Failing Faith needs a Faithful Friend

screen-shot-2016-11-22-at-11-17-51-amI am preparing to teach this lesson to my preschool teachers at church, the ladies who work as our Kids’ Express teachers. I am so thrilled to be able to serve these teachers who are investing in the next generations of children. We have an awesome opportunity to impact the future of our country in a positive way. This is the Lord’s work and we want to be good stewards of what He has entrusted to us. One of the best ways to do this is to invest in those who are doing the investing. Many times, this vital part is overlooked. The Biblical model is that we have a Paul who invests in us as we invest in a Timothy.

As we see in the title, our faith, like the disciples’ faith, is failing. That is who we are. We need a faithful friend who will give us a second chance and correct us when our faith fails. This faithful friend is Jesus Christ.

In the previous lesson, we looked at Matthew 4:1-20. This is the parable of the sower and the seed. There is a pattern in these 20 verses; the message of the Gospel —> Understanding —> Faith —> Spiritual Fruit. This idea is further developed throughout the rest of the chapter.

I. Faith

In verses 21-23, Jesus develops the idea of faith as He continues to teach His disciples and the crowds. The problem is, the crowds missed the understanding of the first 20 verses because they did not ask Him. Because of this mishap, the crowds do not understand the other teachings that Jesus offers. On the other hand, the disciples ask for understanding about the parable of the sower and the seed so, they understand the other teachings on faith. At the end of the chapter, they have a chance to apply what they had been learning all day long and, they fail miserably. Before we get to that, let’s take a look at the rest of the teachings in this chapter on faith.

  1. Faith is evident, according to Jesus’ teaching in verses 21-23. Faith is like light. It is not something that is to be kept as a private matter. Faith is evident the way that light is evident to all who are around it. If your faith is not evident, it is not faith. In the previous section of the chapter, Jesus taught that the Word, when understood, would produce faith and that faith would produce spiritual fruit. If there is no fruit, there is no faith. If there is no faith from hearing the Word then understanding must be lacking.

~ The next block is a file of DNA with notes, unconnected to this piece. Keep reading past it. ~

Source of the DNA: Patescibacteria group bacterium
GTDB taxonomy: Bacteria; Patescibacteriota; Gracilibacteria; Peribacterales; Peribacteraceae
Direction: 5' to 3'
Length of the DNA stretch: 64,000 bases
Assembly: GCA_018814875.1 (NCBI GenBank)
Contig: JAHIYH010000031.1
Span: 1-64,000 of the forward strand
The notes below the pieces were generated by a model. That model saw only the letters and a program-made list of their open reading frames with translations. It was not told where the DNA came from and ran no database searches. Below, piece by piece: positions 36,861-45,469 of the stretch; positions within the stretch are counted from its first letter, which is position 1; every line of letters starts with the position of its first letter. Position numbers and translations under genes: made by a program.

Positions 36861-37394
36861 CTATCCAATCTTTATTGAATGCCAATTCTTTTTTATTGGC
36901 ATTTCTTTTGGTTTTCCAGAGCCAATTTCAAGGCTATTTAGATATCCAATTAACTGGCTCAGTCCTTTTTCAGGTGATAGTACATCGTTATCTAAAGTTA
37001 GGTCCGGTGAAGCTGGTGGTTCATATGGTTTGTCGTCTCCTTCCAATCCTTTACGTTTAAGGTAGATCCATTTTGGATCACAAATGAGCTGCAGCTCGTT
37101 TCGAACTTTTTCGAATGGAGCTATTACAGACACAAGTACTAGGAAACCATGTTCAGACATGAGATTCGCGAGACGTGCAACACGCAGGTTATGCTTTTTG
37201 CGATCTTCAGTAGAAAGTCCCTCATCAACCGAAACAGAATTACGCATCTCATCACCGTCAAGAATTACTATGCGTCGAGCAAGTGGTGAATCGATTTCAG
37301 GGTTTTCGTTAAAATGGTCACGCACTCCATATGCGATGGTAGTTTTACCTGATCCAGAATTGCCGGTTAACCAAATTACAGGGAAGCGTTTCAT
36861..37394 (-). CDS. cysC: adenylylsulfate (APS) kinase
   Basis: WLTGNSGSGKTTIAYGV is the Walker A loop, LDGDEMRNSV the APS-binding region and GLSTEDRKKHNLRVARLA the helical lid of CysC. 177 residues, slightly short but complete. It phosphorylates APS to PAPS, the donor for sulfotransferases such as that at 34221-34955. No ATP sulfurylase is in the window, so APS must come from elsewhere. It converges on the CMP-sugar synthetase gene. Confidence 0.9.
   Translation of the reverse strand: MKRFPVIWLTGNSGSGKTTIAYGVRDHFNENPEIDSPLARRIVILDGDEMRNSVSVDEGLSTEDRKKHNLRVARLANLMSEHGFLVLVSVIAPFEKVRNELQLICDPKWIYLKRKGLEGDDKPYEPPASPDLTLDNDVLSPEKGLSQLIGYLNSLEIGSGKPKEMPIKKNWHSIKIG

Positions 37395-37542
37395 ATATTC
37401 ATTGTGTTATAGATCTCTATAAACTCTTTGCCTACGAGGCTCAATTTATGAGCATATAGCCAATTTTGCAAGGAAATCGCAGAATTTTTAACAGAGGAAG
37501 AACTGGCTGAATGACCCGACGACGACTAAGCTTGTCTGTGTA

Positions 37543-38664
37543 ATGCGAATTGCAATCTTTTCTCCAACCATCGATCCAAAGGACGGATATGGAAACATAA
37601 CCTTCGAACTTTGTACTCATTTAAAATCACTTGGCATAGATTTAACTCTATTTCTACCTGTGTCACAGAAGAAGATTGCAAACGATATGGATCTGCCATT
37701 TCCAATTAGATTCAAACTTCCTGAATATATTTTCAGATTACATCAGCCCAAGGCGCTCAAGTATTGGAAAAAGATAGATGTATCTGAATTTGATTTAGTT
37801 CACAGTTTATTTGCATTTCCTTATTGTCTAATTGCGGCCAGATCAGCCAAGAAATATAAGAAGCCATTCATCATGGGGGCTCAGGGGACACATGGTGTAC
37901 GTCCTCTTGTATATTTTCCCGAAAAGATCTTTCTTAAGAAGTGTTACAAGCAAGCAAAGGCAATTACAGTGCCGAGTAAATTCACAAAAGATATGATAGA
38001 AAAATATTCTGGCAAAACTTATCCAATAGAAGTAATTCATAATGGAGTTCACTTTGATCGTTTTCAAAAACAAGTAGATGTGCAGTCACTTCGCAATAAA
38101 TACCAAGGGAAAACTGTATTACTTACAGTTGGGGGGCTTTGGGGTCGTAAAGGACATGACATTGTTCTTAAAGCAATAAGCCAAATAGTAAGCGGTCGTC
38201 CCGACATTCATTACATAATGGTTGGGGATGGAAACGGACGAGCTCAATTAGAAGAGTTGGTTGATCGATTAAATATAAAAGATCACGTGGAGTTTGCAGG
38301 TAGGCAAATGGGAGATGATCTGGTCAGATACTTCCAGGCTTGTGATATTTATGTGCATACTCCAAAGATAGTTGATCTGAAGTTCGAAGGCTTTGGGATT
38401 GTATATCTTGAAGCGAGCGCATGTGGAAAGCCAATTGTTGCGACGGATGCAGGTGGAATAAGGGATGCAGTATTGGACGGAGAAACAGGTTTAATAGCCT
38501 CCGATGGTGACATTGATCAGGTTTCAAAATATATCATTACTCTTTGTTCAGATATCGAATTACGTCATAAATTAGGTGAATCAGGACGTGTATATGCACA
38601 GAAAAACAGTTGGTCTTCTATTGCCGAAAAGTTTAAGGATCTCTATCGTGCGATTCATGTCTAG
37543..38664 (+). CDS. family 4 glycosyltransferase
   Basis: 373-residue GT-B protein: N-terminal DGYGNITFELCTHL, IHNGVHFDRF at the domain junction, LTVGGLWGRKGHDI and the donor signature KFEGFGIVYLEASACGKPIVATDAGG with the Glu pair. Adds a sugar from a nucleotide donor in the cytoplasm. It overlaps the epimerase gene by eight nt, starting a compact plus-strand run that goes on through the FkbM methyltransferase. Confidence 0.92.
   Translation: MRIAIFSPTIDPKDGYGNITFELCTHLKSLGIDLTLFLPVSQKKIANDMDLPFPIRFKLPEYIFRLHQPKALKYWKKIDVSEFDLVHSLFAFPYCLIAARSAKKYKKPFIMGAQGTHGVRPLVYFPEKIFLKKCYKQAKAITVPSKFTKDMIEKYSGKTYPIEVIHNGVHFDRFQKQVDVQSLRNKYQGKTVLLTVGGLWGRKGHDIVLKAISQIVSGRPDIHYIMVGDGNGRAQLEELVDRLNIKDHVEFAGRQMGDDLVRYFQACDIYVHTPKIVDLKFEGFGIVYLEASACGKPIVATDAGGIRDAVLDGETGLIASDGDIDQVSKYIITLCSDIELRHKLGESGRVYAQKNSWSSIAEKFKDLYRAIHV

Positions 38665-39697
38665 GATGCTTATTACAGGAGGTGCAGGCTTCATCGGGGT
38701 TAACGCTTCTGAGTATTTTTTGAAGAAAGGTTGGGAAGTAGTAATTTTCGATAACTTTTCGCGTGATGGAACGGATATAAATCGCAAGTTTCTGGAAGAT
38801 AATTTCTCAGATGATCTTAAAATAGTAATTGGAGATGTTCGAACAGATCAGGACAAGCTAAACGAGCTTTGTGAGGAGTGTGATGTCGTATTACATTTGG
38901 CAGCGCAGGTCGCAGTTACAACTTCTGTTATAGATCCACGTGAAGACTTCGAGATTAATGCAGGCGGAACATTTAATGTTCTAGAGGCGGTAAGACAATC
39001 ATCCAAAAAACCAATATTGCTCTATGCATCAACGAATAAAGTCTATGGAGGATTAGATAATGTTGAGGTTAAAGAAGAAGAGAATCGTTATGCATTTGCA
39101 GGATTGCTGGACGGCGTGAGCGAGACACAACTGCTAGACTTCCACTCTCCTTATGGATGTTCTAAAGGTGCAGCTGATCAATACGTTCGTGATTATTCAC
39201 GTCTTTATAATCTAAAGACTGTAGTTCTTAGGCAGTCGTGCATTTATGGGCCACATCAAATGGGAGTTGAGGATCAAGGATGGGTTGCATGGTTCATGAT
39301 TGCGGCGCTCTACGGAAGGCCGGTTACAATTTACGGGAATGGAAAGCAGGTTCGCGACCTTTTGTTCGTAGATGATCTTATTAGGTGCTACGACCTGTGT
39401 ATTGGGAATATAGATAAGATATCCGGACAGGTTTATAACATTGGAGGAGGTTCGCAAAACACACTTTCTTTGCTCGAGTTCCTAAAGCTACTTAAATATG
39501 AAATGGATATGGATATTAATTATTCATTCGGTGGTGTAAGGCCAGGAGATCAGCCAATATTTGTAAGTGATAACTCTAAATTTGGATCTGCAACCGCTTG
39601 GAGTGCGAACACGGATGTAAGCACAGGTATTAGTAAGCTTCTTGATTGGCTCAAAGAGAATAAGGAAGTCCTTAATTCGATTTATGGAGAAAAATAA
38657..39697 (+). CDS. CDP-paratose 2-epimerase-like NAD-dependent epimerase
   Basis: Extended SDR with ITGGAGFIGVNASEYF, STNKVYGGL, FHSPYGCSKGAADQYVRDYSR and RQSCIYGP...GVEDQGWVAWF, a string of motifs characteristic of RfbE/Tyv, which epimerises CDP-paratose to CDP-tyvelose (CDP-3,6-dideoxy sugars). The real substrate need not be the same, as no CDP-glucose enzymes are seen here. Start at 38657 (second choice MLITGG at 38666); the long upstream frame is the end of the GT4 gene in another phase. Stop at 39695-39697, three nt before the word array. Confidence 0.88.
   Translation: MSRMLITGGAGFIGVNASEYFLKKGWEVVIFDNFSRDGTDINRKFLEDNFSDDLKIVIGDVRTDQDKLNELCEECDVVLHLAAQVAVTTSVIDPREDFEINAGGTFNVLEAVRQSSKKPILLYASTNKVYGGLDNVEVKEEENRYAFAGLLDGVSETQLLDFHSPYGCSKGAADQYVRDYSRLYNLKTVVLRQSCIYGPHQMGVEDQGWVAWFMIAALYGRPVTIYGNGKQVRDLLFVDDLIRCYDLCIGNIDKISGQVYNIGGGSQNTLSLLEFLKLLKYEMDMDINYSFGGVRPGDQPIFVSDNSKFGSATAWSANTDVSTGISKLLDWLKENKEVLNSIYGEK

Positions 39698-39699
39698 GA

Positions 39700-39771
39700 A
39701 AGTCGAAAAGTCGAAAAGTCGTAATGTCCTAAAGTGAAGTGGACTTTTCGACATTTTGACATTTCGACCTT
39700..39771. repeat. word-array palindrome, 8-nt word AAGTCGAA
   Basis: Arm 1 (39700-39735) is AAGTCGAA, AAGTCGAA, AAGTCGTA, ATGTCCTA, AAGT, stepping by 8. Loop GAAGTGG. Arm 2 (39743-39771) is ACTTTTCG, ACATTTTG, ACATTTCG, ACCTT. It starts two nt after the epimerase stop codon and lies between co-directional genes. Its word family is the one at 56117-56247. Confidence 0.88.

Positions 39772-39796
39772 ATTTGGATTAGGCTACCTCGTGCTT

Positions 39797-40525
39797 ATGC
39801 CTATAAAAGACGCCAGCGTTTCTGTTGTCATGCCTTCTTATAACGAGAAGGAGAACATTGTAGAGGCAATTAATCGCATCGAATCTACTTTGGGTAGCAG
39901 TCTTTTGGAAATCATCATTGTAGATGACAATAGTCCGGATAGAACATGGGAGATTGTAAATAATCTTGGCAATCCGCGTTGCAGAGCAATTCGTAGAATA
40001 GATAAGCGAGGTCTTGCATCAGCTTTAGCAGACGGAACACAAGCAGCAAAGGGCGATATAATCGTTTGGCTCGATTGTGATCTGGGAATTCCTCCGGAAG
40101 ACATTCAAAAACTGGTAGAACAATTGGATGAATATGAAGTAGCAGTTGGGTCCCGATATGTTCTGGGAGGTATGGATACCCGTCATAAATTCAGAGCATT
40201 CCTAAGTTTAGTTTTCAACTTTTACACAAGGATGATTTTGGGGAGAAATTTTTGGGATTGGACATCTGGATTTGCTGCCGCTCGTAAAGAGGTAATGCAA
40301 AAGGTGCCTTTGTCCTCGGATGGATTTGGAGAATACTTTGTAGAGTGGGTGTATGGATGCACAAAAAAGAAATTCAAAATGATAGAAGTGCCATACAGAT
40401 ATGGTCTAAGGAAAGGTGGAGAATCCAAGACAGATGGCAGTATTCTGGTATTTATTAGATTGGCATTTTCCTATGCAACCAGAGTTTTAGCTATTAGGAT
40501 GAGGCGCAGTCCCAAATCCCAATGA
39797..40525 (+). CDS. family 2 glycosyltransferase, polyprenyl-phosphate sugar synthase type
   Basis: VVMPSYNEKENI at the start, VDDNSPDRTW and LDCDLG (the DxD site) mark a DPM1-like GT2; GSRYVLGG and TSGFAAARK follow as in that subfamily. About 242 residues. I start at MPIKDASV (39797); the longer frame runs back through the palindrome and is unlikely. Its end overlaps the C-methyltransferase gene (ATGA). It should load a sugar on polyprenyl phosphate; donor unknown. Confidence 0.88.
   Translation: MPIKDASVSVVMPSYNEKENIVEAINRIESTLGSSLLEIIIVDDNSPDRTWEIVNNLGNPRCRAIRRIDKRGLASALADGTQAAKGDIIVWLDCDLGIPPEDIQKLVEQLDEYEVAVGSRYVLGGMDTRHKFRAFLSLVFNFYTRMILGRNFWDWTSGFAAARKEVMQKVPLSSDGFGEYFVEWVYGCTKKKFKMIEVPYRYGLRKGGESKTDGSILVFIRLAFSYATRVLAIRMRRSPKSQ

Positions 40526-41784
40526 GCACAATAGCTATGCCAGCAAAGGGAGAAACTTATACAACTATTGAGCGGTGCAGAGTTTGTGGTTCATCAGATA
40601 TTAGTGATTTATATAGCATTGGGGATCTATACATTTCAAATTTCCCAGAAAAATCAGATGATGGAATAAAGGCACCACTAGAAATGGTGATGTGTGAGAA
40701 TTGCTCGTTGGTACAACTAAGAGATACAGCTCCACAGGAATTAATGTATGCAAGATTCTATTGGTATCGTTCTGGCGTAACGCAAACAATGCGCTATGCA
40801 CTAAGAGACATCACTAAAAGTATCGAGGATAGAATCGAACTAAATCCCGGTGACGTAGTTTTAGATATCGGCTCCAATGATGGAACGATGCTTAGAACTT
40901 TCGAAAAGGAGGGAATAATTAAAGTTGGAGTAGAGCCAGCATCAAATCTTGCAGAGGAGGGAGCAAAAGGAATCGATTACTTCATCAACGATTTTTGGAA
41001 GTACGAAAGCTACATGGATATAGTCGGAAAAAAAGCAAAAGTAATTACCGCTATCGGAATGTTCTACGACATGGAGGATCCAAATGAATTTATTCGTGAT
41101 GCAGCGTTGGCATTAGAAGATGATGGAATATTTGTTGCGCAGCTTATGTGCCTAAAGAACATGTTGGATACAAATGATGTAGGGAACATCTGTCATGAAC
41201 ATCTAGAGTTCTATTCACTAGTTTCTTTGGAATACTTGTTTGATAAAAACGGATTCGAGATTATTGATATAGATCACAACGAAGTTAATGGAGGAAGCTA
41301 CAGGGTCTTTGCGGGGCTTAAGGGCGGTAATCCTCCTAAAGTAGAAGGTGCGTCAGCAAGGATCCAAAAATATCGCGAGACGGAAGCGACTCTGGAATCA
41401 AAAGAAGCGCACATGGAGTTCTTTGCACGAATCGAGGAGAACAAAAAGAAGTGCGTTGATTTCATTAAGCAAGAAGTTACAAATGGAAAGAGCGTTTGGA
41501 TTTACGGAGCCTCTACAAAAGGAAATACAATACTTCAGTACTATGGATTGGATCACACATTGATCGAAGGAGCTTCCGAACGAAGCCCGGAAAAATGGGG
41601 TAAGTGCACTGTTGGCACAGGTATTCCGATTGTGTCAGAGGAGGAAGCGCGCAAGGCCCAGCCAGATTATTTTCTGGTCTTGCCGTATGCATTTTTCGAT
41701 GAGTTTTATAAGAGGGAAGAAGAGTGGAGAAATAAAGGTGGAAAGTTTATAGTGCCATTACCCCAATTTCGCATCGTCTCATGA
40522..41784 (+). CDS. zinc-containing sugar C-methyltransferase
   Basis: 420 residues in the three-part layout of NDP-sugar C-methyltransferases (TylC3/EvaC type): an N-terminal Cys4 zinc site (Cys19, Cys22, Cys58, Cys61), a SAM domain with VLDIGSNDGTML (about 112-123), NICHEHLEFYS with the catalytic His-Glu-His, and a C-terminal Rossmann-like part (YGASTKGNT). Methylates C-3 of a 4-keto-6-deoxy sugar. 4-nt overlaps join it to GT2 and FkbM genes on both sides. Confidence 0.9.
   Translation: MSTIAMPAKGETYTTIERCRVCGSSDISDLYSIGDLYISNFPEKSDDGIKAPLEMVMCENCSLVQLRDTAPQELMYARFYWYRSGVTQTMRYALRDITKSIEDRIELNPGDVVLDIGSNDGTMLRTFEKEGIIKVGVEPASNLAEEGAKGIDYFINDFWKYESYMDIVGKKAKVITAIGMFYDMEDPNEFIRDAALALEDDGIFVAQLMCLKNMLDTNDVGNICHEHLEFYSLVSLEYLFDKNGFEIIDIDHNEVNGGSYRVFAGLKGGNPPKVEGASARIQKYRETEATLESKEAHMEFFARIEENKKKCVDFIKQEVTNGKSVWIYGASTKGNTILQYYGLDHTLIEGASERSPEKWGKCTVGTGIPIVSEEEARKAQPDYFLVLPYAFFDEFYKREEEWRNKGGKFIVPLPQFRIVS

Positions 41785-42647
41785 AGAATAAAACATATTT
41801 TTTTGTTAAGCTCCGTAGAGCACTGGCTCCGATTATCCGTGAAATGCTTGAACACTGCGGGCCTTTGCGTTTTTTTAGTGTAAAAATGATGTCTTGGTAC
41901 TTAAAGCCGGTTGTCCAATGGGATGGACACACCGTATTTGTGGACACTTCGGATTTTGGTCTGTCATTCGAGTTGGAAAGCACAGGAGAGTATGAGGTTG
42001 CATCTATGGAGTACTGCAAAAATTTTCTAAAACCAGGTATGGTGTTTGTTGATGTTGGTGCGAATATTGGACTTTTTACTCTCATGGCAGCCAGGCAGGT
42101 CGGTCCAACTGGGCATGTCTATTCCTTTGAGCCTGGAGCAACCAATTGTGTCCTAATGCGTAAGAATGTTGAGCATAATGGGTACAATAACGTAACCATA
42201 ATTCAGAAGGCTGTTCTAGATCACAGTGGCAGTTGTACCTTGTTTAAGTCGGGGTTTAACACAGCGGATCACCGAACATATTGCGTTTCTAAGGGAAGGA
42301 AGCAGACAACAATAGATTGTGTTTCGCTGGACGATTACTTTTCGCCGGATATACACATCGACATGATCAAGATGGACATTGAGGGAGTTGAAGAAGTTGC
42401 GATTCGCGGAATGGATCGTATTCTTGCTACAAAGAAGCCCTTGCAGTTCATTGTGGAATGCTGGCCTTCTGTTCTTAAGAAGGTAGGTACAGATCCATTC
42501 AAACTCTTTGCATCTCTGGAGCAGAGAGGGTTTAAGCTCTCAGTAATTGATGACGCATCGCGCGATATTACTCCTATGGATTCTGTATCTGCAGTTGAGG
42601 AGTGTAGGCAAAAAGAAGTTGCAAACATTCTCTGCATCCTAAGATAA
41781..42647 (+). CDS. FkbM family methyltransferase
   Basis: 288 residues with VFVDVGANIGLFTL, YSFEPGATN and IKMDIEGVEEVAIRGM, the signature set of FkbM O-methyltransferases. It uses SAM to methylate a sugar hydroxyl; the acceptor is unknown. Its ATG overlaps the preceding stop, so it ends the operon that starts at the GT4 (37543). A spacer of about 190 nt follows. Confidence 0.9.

2. Faith produces more faith. For those who hear the Word and seek understanding, it leads them to faith. Faith, when attained, produces more faith. In other words, the natural order of faith is to grow. It is exemplified by Christ in verses 26-29. A farmer may not know the scientific process of plant growth but, he does know that if he plants the seeds and care for the crop, it will grow. He plants to have growth and eventually a crop. God teaches us faith so that we will understand it, apply it, and see it grow.
  3. Faith starts off small and grows large. Jesus exemplifies faith with another farming illustration, something that the people were very familiar with during the time of Christ. They knew how small the mustard seed was and then what large tree it produced. In the beginning, faith is not gigantic. The smallest measure of it is enough. Once a person has faith, it will grow and can produce amazing results, over time and development.
  4. Understanding and Faith go hand in hand. Jesus ties up the teaching with the fact that He explains the meaning of His teachings to His disciples. They had understanding and there was one more thing that needed to take place. The disciples needed a chance to apply all that they had learned and understood. In education, theory is not enough. This is where many of our institutions of higher learning fall short. We preach theory without much practice. Jesus taught the theory and then immediately offers an opportunity to practice what they had learned.